The UK economy looks to be on course for “steady but sluggish” growth in the third quarter, surveys indicate.

But service sector firms’ prospects indicate a stalling or contracting economy in the longer term, research firm IHS Markit said.

This could be due to heightened uncertainty about the economic outlook and Brexit process, it said.

Firms also face a “relentless burden of inflationary cost pressures” after the Brexit vote-related fall in the pound.

“While the current picture remained one of an economy showing overall resilience in the face of concerns about the outlook, the subdued level of business optimism suggests it’s likely that growth will at least remain modest and could easily weaken in coming months,” said Chris Williamson, chief business economist at IHS Markit.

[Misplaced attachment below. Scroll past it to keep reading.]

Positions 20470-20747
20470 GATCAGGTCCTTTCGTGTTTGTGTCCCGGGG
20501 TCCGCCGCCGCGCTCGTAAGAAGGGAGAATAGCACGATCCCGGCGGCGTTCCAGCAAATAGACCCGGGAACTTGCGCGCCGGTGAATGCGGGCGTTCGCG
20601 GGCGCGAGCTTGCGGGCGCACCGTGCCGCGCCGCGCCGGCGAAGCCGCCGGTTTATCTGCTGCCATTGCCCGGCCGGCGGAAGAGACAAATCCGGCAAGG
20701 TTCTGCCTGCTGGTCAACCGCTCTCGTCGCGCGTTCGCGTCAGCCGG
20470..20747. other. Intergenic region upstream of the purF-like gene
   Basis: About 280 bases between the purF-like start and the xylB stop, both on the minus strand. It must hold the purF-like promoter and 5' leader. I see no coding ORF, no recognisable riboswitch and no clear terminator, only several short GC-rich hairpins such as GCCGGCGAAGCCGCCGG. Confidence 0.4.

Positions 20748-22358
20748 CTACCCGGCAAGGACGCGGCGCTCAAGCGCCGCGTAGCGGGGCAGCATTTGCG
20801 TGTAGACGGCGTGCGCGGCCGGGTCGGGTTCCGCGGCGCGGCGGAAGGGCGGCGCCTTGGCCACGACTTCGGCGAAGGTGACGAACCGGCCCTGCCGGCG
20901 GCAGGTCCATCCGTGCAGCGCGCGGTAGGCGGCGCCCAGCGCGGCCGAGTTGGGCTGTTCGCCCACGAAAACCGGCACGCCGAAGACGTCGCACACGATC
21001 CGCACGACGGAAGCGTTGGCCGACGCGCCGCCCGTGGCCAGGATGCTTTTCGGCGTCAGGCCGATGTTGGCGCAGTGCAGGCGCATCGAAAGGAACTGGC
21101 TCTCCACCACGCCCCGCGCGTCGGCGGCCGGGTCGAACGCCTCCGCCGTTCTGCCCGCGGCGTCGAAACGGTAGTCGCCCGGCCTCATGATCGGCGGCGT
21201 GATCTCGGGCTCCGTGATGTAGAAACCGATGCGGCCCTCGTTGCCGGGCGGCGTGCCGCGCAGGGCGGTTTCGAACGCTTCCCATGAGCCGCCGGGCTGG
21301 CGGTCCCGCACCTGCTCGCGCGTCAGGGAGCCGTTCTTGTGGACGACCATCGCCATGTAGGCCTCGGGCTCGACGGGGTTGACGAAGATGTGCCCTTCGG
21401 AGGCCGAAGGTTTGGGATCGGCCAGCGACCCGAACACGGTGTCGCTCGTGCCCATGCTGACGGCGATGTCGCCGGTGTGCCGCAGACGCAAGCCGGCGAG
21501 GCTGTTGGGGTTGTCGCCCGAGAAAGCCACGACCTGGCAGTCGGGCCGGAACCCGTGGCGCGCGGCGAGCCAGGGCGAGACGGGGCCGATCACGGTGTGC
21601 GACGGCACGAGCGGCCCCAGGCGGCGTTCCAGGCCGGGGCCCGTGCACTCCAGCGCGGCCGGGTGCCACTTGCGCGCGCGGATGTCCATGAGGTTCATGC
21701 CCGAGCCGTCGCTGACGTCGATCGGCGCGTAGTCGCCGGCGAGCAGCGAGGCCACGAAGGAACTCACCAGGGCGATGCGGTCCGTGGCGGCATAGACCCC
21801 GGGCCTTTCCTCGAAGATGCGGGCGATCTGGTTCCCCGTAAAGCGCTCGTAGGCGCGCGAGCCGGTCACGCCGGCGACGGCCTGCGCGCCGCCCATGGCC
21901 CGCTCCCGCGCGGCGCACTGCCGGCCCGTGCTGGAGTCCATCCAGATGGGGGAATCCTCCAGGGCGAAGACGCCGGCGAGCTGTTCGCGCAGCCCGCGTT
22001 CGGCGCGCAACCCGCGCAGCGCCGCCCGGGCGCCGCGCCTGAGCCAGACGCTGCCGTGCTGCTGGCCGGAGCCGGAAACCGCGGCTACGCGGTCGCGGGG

The IHS Markit/CIPS services Purchasing Managers’ Index rose to 53.8 in July from June’s four-month low of 53.4. A figure above 50 indicates expansion.

While manufacturing exporters have gained from the fall in the pound since last year’s Brexit vote, Thursday’s survey indicated consumer-facing businesses are being hit by a reduction in demand due to stretched household budgets.

The service sector in the UK, which accounts for about 80% of the economy, had subdued output growth as the amount of new work failed to match levels seen earlier in the year, IHS Markit said.

However, the lacklustre performance did not stop employers from taking on more staff, with job creation seeing its strongest growth for a year-and-a-half.

Justin Zatouroff, head of business services at KPMG UK, said: “Despite input price inflation and difficulties in finding staff with the right skills affecting the wider performance of the UK economy, the services sector continues to employ more people and see continued growth in revenue.

“However, the ongoing political and economic uncertainty continues to erode confidence in the future performance of the sector.”